80+ terms every artist should know – Spotify for Artists

Whether you’re a newcomer or a seasoned pro, you know the music industry has a language of its own. Knowing the lingo is a smart starting point for making informed career decisions, so we’ve put together a mini dictionary of musical terms here for easy reference so you can boost your knowledge or just refresh your memory. Additionally, many definitions feature links to more detailed information, expert interviews on the subject matter, or sub-glossaries on specific music fields such as streaming, recording, and distribution.

360 offer: A contract between a record company and an artist in which the record company receives a percentage of other revenue generated by the artist, not just from their recorded music or live performances. A 360, which is so named because it involves a full circle of artist revenue streams, often includes merchandising, touring, publishing, endorsements, etc., in addition to records and singles.

A&R: Short for Artists and Repertoire, it is the department of a record company or music publisher responsible for discovering new talent and signing them into the company. A&R is also working to guide the artist’s career during his signing.
Read more: How Emerging Artists Can Stand Out With A&R Reps

artist manager: An executive in charge of promoting the career of an artist or a group so that it is as successful as possible. The manager guides the artist’s business decisions and serves as a representative and advisor for business transactions.
Learn more: What to look for in a manager

Advance: A pre-payment made to an artist by their record label or publisher either upon signing or specifically to pay for the recording process. Advances are generally recoverable, which means the artist will not receive any more money from the label or publisher until they have earned enough revenue from their music to cover the original amount of the advance. .

big three: The three biggest record labels in the music industry: Sony Music Entertainment, Universal Music Group and Warner Music Group.

General license: A license, often issued by a performing rights organization (PRO), that gives an entity permission to play any song in the rights holder’s catalog for a set period of time. Businesses that use blanket licenses can include television and radio stations, restaurants, social networks, and streaming services.

Digital Service Provider (DSP): A streaming platform (like Spotify!) or online store that distributes digital audio to consumers.


PE: Short for “extended play”, an EP is a “mini-album” that is significantly shorter than a standard album. EPs usually include three to six songs.

EPK: Short for “electronic press kit”, an EPK is a digital promotional set of assets that an artist or their publicist sends to journalists, radio DJs, record labels, booking agents, etc. to provide a summary of the artist’s career and later work. Assets typically include a biography, promotional images, current singles and videos, social media links, and highlights of the artist’s stream, sales, and radio stats (see also: a sheet).


LP: Short for “long playing”, an LP historically referred to a 12-inch phonograph record. Now that means any full album, roughly considered to be around 40 minutes or more.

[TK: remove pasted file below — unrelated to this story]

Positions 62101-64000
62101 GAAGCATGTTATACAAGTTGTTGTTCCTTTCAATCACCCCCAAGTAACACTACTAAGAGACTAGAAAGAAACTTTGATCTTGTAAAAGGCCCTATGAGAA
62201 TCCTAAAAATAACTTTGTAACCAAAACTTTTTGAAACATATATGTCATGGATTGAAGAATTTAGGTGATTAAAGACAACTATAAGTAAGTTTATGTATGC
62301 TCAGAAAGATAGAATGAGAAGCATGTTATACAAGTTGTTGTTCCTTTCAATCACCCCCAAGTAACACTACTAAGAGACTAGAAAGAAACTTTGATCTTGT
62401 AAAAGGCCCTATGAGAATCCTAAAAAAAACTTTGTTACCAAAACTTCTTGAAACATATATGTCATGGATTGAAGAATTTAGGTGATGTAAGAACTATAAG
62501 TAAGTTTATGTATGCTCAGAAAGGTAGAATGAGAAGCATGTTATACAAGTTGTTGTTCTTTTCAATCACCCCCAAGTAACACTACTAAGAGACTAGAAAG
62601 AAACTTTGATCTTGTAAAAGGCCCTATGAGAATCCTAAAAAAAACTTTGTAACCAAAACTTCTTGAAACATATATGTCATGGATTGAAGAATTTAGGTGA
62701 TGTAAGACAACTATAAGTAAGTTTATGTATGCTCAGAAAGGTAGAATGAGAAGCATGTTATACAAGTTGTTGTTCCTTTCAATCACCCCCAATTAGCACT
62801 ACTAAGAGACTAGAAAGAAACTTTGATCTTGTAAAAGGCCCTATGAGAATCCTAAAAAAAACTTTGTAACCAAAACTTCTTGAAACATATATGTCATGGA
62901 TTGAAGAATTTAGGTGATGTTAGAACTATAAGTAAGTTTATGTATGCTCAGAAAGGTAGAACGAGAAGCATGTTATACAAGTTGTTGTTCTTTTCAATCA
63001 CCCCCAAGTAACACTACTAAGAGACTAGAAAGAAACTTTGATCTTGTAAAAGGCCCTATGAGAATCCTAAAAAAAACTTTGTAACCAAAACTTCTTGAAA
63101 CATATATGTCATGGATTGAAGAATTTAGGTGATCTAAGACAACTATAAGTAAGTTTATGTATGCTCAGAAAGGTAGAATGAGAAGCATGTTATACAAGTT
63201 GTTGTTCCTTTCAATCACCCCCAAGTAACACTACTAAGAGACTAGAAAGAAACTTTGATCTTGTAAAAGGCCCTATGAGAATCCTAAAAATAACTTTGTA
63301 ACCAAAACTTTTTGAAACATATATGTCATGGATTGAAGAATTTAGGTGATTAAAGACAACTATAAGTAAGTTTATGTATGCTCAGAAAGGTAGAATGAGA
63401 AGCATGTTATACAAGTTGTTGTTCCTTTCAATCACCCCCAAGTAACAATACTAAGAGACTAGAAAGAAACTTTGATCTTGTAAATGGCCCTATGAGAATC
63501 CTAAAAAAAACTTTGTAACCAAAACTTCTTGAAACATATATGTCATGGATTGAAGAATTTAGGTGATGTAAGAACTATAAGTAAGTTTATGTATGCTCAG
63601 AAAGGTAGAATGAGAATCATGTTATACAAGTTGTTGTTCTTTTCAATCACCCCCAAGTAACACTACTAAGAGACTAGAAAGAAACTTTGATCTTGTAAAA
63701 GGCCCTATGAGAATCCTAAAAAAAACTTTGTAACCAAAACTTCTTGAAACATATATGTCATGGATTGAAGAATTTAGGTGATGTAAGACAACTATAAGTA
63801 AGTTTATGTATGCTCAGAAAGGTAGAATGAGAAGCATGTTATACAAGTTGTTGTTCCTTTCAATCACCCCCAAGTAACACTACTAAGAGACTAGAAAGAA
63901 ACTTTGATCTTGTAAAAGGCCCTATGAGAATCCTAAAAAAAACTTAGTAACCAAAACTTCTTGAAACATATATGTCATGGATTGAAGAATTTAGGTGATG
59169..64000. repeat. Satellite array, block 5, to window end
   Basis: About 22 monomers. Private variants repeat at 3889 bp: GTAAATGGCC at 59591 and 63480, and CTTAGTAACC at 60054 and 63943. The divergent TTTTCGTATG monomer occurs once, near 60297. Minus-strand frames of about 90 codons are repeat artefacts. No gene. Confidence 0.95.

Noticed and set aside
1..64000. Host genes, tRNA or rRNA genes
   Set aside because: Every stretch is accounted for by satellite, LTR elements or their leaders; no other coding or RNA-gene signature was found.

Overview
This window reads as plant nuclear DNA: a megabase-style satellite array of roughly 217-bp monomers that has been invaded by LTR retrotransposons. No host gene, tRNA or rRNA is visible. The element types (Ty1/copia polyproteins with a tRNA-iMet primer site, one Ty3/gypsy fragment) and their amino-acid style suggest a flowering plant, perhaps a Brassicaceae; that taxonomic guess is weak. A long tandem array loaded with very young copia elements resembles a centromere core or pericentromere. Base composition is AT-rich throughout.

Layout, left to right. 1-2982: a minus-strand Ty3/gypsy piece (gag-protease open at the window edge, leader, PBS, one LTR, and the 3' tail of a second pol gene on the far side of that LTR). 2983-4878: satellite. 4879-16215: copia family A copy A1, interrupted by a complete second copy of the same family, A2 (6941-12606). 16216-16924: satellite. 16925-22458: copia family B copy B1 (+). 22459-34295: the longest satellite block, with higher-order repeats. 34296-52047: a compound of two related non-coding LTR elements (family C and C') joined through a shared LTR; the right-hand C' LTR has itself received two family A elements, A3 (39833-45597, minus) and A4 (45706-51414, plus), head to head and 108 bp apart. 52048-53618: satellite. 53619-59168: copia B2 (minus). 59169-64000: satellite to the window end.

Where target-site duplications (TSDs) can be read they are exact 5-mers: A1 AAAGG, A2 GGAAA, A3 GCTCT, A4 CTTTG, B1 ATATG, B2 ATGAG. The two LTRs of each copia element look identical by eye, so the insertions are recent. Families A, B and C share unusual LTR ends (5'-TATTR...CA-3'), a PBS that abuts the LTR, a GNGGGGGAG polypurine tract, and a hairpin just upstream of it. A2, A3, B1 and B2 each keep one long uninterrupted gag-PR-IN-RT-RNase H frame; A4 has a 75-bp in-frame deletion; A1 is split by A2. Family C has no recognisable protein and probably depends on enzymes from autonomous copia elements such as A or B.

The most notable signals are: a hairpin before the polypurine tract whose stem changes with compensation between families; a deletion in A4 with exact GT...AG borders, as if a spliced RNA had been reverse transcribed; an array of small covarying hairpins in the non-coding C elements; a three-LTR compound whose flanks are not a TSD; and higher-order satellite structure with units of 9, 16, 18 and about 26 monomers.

Merchandise: Short for merchandising, merchandising is any item featuring the artist’s likeness, logo, or other exclusive design for sale to fans at concerts or online. Merch can be almost anything, but standard items include apparel, posters, stickers, buttons, and physical recorded music like vinyl, tapes, or CDs.
Read more: Fan Study, Merch Edition

Metaverse: A virtual world rendered to look like a three-dimensional space where users are digital avatars who can interact with each other and with the environment. An example is Roblox, where users can enjoy Spotify Island.

NFT: Non-fungible token. An NFT is a unique digital collectible whose ownership is tracked through the blockchain. Musical NFTs may be unique or limited editions, and may include exclusive recordings or artwork.

Leaf: A one-page document that highlights an artist’s new music and summarizes their biography, stats and accomplishments. It is given to the media, promoters, or anyone else who can further the artist’s career in some way, such as signing them up for a gig, interviewing them, or performing. his music.

Performing Rights Organization (PRO): An organization that ensures that songwriters and other rights holders receive performance royalties generated when their musical works are broadcast or performed in public. PROs also issue licenses for musical works. In the United States, PROs include ASCAP, BMI, SESAC, and GMR. Outside the United States, organizations that perform this function are known as Performing Rights Societies.
Read more: ASCAP Q&A, BMI Questions and Answers

Per day: Translating “per day” in Latin, a per diem is a daily allowance given to a performer who is usually on tour to cover basic needs like food.


Song identifiers: There are five key codes that are part of the essential metadata of any musical work: IPI identifies the songwriter or composer, ISWC identifies the musical work, ISRC identifies the specific recording, IPN identifies the performers and ISNI links the other four codes together.
Read more: How to Refine Your Song’s Metadata to Get Paid


Split sheet: A document that identifies who did what while writing the songs, and what percentage of royalties each party is entitled to.


Alice P. Darby